The Year's Best Graphic Novels
If there’s one thing the best of this year’s excellent crop of graphic novels have in common, it’s the way stunning visuals and illustrations tell stories of seemingly intimate scope that resonate far beyond the confines of their subject matter. Whether comic, tragic, or mundane in nature, they all move backward and forward in their vision of life’s many mysteries. Ahead, ead on for our 8 favorites.
Boundless by Jillian Tamaki
Cartoonist Tamaki (This One Summer) dazzles with her impressive range in this collection, marrying each short story to a different artistic style. Whether she’s writing and drawing about the pitfalls of technology or ruminating on nostalgia, her work is lush, vibrant, and packed with emotion. Get it here.
Imagine Wanting Only This by Kristen Radtke
This startling graphic memoir, borne out of its author’s experience at her uncle’s funeral in an abandoned mining town, journeys across the country in its search for what people leave behind. The black-and-white illustrations give Imagine Wanting Only This a timeless feel, confronting the past as well as our present state of being. Buy it here.
Hostage by Guy Delisle
This harrowing, claustrophobic creation from Guy Delisle recounts the experience of Doctors Without Borders administrator Christophe André, who was kidnapped and transported by armed men to a random destination in the Caucasus region. The visuals are alternately meditative, probing, and beautiful. Get it here.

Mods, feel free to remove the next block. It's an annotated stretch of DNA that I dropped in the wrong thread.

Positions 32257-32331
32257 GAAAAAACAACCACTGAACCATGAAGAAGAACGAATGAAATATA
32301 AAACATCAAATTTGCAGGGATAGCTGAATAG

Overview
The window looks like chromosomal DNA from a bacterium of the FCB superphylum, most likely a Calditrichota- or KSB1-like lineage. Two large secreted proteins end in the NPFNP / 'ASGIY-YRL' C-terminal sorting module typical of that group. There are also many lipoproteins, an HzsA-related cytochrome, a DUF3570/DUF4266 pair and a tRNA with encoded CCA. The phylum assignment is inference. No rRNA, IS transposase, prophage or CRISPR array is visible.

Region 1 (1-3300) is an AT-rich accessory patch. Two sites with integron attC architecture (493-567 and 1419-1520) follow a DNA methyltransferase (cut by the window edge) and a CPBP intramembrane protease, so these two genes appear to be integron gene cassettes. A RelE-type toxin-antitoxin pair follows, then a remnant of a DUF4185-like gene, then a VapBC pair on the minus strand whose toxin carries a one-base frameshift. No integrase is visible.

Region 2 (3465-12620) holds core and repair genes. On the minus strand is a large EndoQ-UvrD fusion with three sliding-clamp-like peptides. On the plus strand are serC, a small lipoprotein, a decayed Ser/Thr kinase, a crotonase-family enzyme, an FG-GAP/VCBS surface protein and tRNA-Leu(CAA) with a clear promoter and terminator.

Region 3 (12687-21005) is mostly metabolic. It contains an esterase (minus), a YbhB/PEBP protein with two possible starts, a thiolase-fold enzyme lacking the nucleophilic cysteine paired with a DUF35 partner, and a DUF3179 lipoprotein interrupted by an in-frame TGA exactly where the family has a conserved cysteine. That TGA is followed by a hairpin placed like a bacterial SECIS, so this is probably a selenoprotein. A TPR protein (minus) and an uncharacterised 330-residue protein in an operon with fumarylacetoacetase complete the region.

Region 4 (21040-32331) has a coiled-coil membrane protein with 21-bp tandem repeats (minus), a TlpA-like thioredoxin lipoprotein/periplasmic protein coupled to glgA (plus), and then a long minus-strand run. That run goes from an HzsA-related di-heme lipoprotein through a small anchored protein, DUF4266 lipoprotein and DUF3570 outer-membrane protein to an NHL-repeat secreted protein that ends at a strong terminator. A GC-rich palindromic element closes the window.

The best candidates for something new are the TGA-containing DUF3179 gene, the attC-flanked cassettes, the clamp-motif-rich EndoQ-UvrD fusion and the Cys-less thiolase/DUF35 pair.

The Best We Could Do by Thi Bui
Timely and poignant, Bui’s examination of new motherhood offers insight into her parents’ immigration experience. Get it here.
The Arab of the Future 2 by Riad Sattouf
Sattouf picks up where his successful 2015 graphic memoir left off in 1984. Now settled in Syria after an unstable early childhood, he and his family must learn to live amid a terrifying regime. A stirring, satisfying sequel. Buy it here.
Everything Is Flammable by Gabrielle Bell
The acclaimed Gabrielle Bell returned this year with Everything Is Flammable, a year-spanning chronicle of how she helped her mother build a new home atop the ashes of the one that burned down. Sharp, haunting, and profoundly moving.
My Favorite Thing Is Monsters by Emil Ferris
Who killed Anka Silverberg? What could have been the central question in any other piece of storytelling just becomes one of the many threads Emil Ferris deftly weaves together to create her fully realized debut graphic novel, My Favorite Thing Is Monsters. The result is a piece of work that is as gripping as it is emotional — and we’re grateful that the next volume is only months away.
Going Into Town by Roz Chast
Roz Chast’s Going Into Town is a gorgeous graphic memoir fashioned as a deeply personal love letter to New York. Her cartoons paint a bustling picture of Manhattan in all of its machinations, interweaving moving anecdotes with guidebook-like details of the city’s many treasures, from restaurants and subways to museums and theaters. Buy it here.